The biblical meaning of ‘Eucharist’ (or ‘Communion’ or ‘The Lord’s Supper’) as it comes to us through the Old and New Testaments, contains a vast array of images and meanings that are there to prevent us from dogmatic one-dimensionalism, but gift us with a multi-dimensionalism of blessing and enrichment:
From the OT:
… a re-enactment of a salvation event.
… the celebration of the sealing of a covenant.
… an anticipation of the messianic banquet.
From the Meals of Jesus:
… a remembering of the table fellowship of Jesus with its overtones of God’s acceptance and forgiveness.
… a sharing in the mystery of Christ’s resurrection appearances in which he ate and drank with his disciples.
From the Last Supper:
… a recognition that the true Passover lamb is Jesus himself.
… a recognition that the body of Christ was broken for us.
… a recognition that the blood of Christ was shed for us.
… a warning that loyalty to Christ is not to be judged merely by appearances.
… an affirmation that the primary role of the believer is servanthood.
… . a remembrance that the one who bade farewell to his followers promised to return.
… an anticipation of the coming of Christ when all his disciples will share at table with him in the kingdom of God.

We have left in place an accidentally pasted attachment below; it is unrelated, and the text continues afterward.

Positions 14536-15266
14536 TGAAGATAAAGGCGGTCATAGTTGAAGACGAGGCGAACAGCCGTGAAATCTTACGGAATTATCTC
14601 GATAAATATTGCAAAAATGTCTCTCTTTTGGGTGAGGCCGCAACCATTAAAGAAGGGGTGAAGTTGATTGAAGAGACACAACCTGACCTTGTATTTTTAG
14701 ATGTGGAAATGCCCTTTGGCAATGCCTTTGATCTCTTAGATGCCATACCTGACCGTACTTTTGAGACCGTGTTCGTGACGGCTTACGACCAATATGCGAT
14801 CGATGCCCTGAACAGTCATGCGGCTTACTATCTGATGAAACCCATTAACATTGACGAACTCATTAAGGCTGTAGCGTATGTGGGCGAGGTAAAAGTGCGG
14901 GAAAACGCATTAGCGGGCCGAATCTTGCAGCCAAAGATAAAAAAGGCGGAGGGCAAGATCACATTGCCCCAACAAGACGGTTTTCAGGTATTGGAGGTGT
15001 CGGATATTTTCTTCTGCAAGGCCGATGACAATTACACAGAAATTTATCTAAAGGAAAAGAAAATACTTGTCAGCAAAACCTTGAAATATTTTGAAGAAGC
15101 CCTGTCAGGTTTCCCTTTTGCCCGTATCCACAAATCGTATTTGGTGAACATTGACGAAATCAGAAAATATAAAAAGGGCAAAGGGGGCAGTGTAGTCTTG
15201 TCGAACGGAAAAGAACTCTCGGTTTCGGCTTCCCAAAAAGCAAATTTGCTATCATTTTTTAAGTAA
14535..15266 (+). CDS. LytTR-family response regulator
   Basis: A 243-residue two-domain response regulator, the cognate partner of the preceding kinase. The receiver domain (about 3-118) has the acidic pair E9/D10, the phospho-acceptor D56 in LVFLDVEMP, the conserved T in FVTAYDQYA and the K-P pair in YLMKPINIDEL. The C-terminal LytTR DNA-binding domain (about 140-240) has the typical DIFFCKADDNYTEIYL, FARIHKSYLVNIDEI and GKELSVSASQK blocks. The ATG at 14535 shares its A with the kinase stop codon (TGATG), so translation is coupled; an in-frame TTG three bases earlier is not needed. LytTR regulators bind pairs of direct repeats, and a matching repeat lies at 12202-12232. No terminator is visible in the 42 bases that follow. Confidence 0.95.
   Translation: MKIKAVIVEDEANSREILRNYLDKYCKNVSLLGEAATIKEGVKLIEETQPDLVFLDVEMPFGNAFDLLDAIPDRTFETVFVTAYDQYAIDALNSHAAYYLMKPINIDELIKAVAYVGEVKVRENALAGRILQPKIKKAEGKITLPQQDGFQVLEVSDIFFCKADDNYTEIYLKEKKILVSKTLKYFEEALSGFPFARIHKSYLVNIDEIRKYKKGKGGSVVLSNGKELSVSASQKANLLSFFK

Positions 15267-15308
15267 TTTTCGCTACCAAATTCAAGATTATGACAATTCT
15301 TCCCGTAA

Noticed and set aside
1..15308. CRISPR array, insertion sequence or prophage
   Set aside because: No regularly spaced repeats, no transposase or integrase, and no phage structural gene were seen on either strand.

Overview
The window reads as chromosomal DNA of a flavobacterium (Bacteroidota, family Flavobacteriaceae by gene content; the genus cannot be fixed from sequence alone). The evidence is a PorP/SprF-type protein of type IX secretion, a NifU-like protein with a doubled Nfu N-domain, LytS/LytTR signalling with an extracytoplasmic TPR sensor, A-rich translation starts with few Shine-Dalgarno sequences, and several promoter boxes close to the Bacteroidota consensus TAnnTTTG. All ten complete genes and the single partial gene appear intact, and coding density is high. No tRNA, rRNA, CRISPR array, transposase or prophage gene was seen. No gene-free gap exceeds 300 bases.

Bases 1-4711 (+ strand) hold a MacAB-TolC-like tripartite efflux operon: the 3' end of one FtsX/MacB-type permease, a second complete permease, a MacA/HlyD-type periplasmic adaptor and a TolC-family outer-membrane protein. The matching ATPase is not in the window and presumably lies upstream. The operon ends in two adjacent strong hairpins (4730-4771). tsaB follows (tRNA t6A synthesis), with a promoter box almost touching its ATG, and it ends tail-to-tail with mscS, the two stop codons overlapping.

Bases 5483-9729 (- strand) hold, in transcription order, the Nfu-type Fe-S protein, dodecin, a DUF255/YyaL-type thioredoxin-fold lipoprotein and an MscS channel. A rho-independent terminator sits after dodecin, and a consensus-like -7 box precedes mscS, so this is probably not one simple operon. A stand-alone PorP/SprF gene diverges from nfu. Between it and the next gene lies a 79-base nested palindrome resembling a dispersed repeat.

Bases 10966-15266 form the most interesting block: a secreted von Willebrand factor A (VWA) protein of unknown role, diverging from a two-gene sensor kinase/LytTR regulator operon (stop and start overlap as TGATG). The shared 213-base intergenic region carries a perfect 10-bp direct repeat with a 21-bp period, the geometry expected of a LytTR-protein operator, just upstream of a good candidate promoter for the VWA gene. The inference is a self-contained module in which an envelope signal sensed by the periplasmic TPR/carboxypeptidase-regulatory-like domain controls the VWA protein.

… a celebration of the new covenant of forgiveness which was established in Jesus’ death.
… a recognition that just as there is a single loaf, all believers share equally in the body of Christ.
… a genuine encounter with the risen Lord who shares with the church his table and his cup.
… a warning against partyism, selfishness and disrespect.
… an act of faith in the saving work of Jesus Christ.
… a participation by faith in the eternal life that Christ gives.
… a warning that the essence of faith is in relationship to Christ, not in ritual alone.
Interestingly, John’s gospel contains no mention of the eucharistic words or actions of Jesus, even though John records the Last Supper of Jesus with the Twelve. Some interpreters see this as an intentional omission that serves as a warning against the dangers of externalism.